AD BLOCKING

adblocker_lcon

Ad blocking is already gaining ground, with more and more consumers eliminating ads they consider intrusive. According to PageFair, at least 419 million people are now blocking ads, a 90% increase in 12 months. This figure does not include content-blocking apps, in-app ad blockers, and opt-in browser ad blockers. PageFair forecasts the global cost of ad blocking to reach $41.4 billion in 2016. The best response to ad blocking is to make each advert as relevant to the viewer as possible so that it is a welcomed interruption rather than an annoyance. All messages will have the potential to become context-aware when TVs connect with other objects in the home and wearable devices.

MULTIPLE DEVICES

multiscreening

Despite the general move away from real-time programming, certain big TV events will remain compelling enough for audiences to watch live, particularly global sporting events. But, there will be increased expectations for augmented viewer experiences through immersive content and second-screen interactivity. Netflix earlier this year announced a new second screening feature providing viewers with supplemental content which can be accessed through their mobile devices. Further brand integration with entertainment content will be key going forward, from product placement (making a brand visible in a scene) to product immersion (making a brand an integral part of the storyline). Brands should also take advantage of device fluidity – connecting TVs with other screens and platforms allowing owned content to flow from screen to screen – to provide a connected and holistic viewing experience.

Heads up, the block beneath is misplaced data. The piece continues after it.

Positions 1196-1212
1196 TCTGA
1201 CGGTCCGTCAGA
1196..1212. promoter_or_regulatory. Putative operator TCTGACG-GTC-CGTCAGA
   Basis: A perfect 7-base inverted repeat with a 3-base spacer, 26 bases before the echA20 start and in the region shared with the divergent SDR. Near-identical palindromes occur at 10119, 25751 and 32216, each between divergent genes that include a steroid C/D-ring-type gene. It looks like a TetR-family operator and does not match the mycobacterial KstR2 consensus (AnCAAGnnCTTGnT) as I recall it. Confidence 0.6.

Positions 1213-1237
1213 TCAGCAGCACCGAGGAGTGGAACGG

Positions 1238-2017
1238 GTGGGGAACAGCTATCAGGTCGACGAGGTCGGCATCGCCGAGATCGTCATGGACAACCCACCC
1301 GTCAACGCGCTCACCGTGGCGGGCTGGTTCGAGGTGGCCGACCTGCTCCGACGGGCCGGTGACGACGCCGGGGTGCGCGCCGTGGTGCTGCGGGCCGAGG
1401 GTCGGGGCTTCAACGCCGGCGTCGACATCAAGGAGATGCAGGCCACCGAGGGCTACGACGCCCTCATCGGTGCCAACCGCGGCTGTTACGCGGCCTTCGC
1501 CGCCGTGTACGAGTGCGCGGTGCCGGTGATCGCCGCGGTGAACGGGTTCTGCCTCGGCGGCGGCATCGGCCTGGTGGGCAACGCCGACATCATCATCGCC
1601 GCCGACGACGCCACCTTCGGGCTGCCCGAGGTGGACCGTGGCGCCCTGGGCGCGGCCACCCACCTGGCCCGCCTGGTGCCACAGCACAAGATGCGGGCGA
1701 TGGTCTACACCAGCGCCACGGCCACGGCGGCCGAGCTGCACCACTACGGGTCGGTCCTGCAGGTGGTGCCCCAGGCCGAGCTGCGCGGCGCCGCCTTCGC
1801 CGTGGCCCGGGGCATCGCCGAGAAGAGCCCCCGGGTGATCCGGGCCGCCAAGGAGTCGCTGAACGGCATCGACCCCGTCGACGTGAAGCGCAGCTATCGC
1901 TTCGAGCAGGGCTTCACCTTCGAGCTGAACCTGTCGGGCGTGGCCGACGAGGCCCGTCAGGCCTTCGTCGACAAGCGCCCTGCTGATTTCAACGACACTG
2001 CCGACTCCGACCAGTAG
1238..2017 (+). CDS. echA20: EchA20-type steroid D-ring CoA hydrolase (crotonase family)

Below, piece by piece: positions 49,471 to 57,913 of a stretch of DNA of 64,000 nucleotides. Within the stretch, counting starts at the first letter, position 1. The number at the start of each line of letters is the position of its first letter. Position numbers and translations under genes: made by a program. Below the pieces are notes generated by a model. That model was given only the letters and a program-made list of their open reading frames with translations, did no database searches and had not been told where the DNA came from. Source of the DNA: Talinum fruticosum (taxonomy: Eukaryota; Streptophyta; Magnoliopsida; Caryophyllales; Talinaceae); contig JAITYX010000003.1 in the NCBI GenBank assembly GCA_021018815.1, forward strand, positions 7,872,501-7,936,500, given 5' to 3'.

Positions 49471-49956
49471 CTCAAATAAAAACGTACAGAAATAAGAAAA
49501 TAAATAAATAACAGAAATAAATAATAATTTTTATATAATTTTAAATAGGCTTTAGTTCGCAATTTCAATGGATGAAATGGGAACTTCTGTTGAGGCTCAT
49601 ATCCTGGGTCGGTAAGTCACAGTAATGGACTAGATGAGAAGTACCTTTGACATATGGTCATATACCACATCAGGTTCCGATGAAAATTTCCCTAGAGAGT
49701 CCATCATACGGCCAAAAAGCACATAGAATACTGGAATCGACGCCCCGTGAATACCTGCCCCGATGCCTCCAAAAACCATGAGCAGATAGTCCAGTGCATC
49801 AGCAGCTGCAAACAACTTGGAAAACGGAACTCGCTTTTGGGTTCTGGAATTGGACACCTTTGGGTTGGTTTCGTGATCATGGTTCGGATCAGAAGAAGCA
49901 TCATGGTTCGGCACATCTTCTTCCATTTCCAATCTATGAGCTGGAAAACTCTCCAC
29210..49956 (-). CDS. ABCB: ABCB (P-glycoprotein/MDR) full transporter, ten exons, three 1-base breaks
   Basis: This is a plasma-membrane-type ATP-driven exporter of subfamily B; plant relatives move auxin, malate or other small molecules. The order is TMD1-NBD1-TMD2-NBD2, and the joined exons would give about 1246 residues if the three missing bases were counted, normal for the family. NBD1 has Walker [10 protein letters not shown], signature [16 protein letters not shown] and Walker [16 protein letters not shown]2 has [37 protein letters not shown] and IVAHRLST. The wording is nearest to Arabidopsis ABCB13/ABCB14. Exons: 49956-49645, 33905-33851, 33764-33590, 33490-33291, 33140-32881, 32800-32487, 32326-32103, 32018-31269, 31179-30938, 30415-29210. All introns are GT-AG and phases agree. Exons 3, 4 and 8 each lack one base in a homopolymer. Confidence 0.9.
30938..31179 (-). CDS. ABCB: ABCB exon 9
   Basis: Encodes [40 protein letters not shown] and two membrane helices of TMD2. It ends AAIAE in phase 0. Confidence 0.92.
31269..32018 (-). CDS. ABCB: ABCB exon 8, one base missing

ADDRESSABILITY

addressability

Success today lies not in targeting more people, but in how brands reach consumers with personalised content based on their environment or needs. Addressability allows brands to show different ads to different viewers while they are looking at the same content, such as Destination Canada’s ‘Explore Canada’ campaign. The more a brand knows about its target audience, the more it can refine its message and deliver maximum impact. Personalisation is currently broadly limited to viewers being able to choose which device they want to watch media content on, and getting suggestions for future content based on their viewing history. We are also seeing trends in the personalisation of viewing content, such as NFL NOW, a video network which allows sports fans to build their own channel of content by selecting their favourite teams or players. In the future, personalisation might start to influence storylines based on viewers’ preferences, or perhaps even by syncing with the viewer’s emotional, physical and haptic biometric data.

DRASTICALLY CHANGING VIEWING HABITS IS ALREADY PROVING HUGELY CHALLENGING FOR BRANDS.

As Nikki Mendonça, OMD EMEA President, explained at the Future TV Advertising Forum, it is the role of media agencies to cross-pollinate (like bees) between the emergent walled gardens to create powerful custom audiences, which will become the marketing currency of the future.

nikki

However, she warned that “there is a lot of value in the so-called wastage.” We need the reach of TV, even if targeting is very valuable: P&G scaling back targeted Facebook Ads is an interesting example.

Ultimately, we need to follow the same marketing principles as we always have. We still need a powerful story that reaches the right people at the right time and in the right place. The brands that are leading the charge in giving individual viewers what they really want will reap the rewards going forward.

Want to know more about the Future of TV? Email us at [email protected]